Whiting to host a preschool; older kids moving out
WHITING — Beginning in September, Whiting Elementary School will house a district-wide prekindergarten program for the Rutland Northeast Supervisory Union (RNeSU), as well as a full-time private childcare center.
RNeSU Superintendent Jeanne Collins said that the Otter Valley Unified Union (OVUU) School Board sought a public-private partnership to address concerns from parents who were unable to send a child to pre-K because they also needed full-time childcare.
“We had been concerned that we were not able to capture some families who really need pre-K, but can’t separate pre-K from childcare because of transportation needs or work needs,” Collins said.
Vermont’s universal prekindergarten law mandates that schools offer 10 hours of free preschool per week during the academic year. This means that parents must be available to pick up their children mid-day, and that working parents need to find additional childcare.
Whiting Elementary School, which will formally be known as Whiting School, enrolled students in prekindergarten through second grade during the 2017-2018 school year, but as of this September, it will become the prekindergarten center for the district’s three- and four-year-olds.
Children who live in one of the eight RNeSU towns will receive preference in enrollment for the 15 spots in the prekindergarten program, which will be held on Tuesdays and Thursdays from approximately 8 a.m. to 1 p.m.
In addition, RNeSU will partner with two independent childcare providers to run a full-time (7:30 a.m.-5 p.m.), year-round childcare program out of the Whiting School building. The childcare providers will accept infant- to school-age children.
“It can be seamless. You drop your child at childcare in the morning, you pick them up after work, and during the day they’ll get pre-K embedded right in there for 10 hours a week,” Collins said.
THE WHITING SCHOOL will host a new childcare center opening after Labor Day; students older than pre-K will attend school in Leicester or Sudbury.
Independent photo/Trent Campbell
After winning a bid from the school district, Rebecca Kerr and Amanda Russell will run the childcare program at Whiting School. Both Kerr and Russell currently operate registered in-home childcare centers, Kerr in Shoreham and Russell in Orwell.
“I’m excited to bring what I’m already doing to the school,” Kerr said. “I’m just moving my program to a bigger space.”
Russell added that their impact will be larger in the Whiting School.
“We can provide more care — quality care — to more families,” Russell said.
While they are still finalizing their licensing with the state, and do not have an open date, Kerr and Russell plan to run their business out of three classrooms in the Whiting School.
They plan on splitting one classroom into two infant rooms, both of which will have a capacity of eight infants. In addition, there will be a toddler room with a capacity of 10 and a pre-K room with a capacity of 15, bringing the total capacity to 46 children. Kerr noted the possibility of expanding in the future.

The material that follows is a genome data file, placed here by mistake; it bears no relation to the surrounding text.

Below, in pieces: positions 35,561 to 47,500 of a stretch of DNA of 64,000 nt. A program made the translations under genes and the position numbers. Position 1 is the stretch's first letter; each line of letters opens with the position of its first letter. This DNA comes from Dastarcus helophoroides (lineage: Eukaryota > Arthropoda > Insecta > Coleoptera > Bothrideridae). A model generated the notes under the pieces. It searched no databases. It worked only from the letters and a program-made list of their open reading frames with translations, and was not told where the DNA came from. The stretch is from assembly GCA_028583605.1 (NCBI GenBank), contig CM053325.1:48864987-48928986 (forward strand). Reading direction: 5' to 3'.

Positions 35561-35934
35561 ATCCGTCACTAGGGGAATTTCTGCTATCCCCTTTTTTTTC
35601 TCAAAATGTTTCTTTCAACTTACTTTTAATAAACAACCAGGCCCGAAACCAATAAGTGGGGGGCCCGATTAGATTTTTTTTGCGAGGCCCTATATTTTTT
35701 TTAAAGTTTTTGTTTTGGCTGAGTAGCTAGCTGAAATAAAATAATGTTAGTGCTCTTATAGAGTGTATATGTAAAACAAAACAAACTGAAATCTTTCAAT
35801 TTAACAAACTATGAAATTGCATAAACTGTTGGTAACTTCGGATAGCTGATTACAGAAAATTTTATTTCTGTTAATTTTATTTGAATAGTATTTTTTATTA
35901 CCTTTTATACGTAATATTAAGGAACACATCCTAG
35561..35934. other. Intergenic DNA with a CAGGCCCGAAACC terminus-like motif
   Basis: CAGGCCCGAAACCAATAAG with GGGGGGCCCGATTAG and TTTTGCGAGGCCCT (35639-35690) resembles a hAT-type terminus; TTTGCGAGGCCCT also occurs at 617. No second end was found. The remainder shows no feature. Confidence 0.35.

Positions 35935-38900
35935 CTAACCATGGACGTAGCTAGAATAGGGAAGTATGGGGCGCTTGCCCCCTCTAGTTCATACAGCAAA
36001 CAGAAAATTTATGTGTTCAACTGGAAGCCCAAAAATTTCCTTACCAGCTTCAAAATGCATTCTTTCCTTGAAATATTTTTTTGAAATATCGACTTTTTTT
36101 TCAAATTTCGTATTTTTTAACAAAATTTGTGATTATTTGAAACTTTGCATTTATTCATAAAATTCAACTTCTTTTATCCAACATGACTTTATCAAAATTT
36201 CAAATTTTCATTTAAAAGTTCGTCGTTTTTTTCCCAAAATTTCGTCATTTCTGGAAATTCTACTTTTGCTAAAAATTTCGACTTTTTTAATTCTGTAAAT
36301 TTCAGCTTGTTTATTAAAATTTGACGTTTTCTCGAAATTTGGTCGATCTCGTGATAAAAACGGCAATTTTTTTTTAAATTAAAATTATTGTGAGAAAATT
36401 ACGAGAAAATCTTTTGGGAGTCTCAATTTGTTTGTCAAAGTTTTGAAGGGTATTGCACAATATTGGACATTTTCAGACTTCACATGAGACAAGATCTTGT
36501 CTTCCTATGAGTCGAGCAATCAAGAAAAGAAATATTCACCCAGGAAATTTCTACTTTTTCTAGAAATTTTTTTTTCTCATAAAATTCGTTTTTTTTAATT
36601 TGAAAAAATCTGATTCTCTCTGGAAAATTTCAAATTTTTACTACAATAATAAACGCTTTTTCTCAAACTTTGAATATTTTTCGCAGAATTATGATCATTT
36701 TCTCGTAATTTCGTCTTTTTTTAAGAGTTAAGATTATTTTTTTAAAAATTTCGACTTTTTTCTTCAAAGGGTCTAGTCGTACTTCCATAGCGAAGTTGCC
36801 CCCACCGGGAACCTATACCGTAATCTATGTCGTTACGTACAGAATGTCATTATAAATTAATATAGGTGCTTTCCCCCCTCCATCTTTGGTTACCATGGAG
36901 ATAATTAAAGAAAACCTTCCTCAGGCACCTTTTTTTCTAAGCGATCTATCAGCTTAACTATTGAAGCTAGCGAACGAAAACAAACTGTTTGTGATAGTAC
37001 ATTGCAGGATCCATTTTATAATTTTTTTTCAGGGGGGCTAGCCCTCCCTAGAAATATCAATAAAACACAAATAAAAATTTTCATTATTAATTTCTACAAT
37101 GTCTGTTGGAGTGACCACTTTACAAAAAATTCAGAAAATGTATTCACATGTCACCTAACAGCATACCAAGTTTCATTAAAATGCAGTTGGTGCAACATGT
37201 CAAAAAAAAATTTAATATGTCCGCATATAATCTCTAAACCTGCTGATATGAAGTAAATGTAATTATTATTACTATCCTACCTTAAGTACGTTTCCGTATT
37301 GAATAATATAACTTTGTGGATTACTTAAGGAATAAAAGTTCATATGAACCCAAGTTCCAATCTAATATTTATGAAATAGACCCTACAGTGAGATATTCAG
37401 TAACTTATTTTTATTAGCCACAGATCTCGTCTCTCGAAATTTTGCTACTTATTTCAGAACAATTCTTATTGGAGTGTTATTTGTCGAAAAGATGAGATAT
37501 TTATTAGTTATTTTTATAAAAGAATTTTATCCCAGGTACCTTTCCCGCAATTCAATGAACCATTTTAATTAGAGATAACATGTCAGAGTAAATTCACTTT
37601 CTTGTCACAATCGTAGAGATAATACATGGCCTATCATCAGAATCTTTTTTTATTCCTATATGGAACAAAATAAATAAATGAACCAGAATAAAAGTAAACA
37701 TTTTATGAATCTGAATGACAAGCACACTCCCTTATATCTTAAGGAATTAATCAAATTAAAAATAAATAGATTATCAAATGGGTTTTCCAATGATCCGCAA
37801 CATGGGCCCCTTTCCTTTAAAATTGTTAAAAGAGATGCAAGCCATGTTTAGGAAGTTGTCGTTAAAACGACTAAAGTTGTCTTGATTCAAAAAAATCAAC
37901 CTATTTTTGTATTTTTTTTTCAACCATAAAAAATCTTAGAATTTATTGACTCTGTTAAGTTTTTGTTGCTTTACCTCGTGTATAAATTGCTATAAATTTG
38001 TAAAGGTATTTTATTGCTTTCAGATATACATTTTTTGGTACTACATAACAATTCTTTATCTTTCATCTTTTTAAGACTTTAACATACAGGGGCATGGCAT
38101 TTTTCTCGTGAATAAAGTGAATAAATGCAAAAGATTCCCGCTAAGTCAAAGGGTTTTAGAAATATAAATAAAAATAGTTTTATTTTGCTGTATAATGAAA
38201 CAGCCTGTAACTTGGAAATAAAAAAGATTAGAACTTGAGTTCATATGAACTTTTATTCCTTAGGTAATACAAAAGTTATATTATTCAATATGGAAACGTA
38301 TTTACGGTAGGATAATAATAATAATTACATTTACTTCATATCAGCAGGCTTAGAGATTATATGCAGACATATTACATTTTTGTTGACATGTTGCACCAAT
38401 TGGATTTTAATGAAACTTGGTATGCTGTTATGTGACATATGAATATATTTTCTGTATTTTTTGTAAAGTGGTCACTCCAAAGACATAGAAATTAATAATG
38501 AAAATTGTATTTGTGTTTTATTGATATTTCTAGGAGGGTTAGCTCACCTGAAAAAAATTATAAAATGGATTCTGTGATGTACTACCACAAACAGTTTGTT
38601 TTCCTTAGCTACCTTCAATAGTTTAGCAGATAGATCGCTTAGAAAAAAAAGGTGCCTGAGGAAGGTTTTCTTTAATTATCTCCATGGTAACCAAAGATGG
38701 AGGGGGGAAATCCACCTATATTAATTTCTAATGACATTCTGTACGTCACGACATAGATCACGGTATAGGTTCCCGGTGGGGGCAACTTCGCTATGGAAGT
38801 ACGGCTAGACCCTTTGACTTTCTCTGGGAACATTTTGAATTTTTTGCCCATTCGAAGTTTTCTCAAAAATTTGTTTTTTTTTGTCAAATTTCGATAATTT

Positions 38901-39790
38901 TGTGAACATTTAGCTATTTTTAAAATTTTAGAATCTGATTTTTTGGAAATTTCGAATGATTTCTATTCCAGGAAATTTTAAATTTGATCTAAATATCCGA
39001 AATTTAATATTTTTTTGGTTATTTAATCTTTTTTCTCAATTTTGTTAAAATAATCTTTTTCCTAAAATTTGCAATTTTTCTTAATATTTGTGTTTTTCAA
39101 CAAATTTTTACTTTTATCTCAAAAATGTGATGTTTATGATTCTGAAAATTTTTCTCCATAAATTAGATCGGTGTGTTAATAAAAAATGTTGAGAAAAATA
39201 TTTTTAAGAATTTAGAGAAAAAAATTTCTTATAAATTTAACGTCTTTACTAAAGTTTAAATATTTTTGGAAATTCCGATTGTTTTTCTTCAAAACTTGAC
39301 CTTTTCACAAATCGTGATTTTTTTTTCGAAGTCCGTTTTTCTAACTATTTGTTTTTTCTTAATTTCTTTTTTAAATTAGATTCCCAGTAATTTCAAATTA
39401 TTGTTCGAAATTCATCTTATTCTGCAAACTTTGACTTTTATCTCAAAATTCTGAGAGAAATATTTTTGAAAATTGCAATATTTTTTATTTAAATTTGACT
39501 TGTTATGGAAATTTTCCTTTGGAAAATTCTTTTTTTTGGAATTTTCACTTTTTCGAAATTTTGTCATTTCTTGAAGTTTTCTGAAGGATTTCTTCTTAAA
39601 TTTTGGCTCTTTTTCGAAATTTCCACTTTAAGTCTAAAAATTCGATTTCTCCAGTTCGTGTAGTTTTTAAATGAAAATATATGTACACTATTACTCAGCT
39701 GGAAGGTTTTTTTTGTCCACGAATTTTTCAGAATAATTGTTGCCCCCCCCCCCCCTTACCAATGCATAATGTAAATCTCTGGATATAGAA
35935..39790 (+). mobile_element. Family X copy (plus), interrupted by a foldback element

The childcare center will likely employ nine to 10 staff members.
A COMMUNITY NEED
Kerr and Russell see their new center as fulfilling a need in the community.
“Addison County’s childcare need is huge, especially for babies. It’s really hard — places are closing down all around us,” Kerr said.
Kerr is currently the only registered provider in Shoreham, and there are no registered providers in Whiting, she said.
“My waitlist could fill another whole childcare center. I just can’t do that in my home,” Kerr said.
Russell noted that moving to the Whiting School will open up some spots.
Still, Russell said that 100 percent of her current families are following her to the new space, and Kerr said many of her families will attend the Whiting program as well.
“We’ll likely open full,” Russell said.
AMANDA RUSSELL WILL be the co-director of a new childcare center in Whiting this fall.
Independent photo/Trent Campbell
OTHER CHANGES IN THE DISTRICT
The upcoming school year also brings changes to the Leicester and Sudbury schools.
Kindergarten through fourth grades will be in Leicester Central School, and fifth and sixth grades will be in Sudbury Country School.
Six towns — Brandon, Goshen, Leicester, Whiting, Sudbury and Pittsford — voted in January 2016 to become a merged district (OVUUS) under Act 46. Two years later some OVUU schools still had small class sizes.
Last year, Whiting, Sudbury, and Leicester schools all had small class sizes, with two grades having only one student each, according to Collins.
“We looked at class size policies and wanted to ‘right-size’ the system. It was driven by the budget process, but it also was a good thing to do with kids,” she said.
This new plan, which makes Whiting, Leicester and Sudbury one school in the eyes of the state, will increase class sizes to 14 to 18 students.
“It’s really a better grouping for kids, and it has greater fiscal efficiency as well,” Collins said.
The reorganization of different grades has opened up the three classrooms in the Whiting School for childcare space.
“I think it’s brilliant,” Collins said of the plan. “As the state is losing enrollment, and schools have some empty classrooms, I think this is a way that schools can really become community centers and offer quality services for families. I’m very excited about it.”
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